Thursday, August 18, 2005

S21: The Khmer Rouge Killing Machine (2004)

Stark documentary about the Cambodian genocide at the hands of the Khmer Rouge. Director Rithy Panh gathers together a man who survived a spell in the Phnom Penh internment camp (mainly because the people in charge liked his paintings) and several guards who carried out the duties of humiliation, torture and ultimately execution. It's not thirty years removed from the events it describes, and the feeling one gets is a numbness from staring into the void of horror for so many years. The former guards are asked to re-enact their duties, and in doing so they fall into an excited ritualism that undermines the credibility of their "we were just following orders" defense. The question often asked is why things like this can happen, and in the case of Cambodia it appears that a strong, repressive central regime gave horrific orders to soldiers too young (and too thrilled by the prospect of power) to deny them. The film itself repeats itself sometimes, and it isn't edited as tightly as it could be (some of the re-enactments tend to stay on camera past the point of necessity). But as an after-the-fact record of a country's collective madness and resulting psychic wounds, it's worthwhile.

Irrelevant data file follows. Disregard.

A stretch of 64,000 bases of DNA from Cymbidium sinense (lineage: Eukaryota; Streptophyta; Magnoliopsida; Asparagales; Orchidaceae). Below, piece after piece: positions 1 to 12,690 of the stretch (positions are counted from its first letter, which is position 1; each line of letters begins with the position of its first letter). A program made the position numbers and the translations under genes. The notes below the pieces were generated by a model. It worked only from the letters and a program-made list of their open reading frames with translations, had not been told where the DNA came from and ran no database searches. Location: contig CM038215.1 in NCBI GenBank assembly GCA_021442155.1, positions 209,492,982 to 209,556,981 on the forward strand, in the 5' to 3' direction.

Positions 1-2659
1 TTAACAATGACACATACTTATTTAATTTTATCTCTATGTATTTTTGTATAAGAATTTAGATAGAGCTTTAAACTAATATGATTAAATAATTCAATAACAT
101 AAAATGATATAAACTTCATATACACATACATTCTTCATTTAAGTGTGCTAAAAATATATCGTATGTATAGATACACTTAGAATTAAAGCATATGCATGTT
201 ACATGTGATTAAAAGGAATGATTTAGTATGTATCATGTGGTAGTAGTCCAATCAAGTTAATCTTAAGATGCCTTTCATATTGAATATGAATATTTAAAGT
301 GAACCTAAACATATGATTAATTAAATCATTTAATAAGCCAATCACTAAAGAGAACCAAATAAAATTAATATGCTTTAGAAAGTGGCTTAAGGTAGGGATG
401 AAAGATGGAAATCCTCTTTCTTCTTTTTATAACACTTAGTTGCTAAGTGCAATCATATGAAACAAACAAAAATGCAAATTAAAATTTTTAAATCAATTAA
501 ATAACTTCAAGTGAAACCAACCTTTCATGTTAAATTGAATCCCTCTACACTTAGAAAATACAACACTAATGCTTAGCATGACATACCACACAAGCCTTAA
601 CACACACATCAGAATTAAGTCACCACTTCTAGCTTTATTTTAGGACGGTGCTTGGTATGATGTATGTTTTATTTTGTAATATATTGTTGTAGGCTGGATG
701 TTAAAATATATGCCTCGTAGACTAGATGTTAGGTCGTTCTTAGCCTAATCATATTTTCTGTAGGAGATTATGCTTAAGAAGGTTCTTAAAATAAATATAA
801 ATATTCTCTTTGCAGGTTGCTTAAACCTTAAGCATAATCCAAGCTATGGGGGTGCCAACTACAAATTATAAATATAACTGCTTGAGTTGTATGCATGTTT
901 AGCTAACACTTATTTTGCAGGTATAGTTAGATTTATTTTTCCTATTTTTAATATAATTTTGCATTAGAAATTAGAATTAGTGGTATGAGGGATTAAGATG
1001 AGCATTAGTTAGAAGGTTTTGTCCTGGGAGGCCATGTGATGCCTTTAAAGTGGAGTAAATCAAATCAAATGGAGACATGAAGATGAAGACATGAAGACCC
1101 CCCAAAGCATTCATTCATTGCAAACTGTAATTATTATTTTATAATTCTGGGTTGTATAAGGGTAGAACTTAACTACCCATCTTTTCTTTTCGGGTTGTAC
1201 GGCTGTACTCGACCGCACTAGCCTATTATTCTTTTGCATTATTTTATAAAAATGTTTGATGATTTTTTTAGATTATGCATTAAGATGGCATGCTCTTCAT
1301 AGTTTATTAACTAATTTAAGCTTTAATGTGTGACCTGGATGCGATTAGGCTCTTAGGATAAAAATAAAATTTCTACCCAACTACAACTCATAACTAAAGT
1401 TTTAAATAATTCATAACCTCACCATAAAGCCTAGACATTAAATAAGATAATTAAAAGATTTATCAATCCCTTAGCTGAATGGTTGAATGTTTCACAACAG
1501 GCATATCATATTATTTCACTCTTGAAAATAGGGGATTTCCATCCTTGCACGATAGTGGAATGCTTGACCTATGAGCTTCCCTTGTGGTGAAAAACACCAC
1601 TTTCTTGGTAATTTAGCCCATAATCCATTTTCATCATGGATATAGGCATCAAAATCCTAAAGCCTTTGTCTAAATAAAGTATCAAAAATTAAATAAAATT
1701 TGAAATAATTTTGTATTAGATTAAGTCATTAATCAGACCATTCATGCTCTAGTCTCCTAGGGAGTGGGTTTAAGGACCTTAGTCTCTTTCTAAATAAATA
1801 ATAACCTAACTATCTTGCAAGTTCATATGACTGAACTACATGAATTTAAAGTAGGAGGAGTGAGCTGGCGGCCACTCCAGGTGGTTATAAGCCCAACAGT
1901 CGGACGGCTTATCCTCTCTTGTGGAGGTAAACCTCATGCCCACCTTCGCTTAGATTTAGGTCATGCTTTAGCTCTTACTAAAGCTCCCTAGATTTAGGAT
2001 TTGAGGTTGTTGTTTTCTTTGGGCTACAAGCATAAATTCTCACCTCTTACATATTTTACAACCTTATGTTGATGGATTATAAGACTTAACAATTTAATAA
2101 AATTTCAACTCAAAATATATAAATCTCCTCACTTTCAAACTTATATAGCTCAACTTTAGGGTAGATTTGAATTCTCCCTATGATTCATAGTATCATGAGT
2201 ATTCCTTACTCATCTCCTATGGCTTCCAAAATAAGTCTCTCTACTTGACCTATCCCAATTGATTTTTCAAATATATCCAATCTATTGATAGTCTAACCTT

Grade: B


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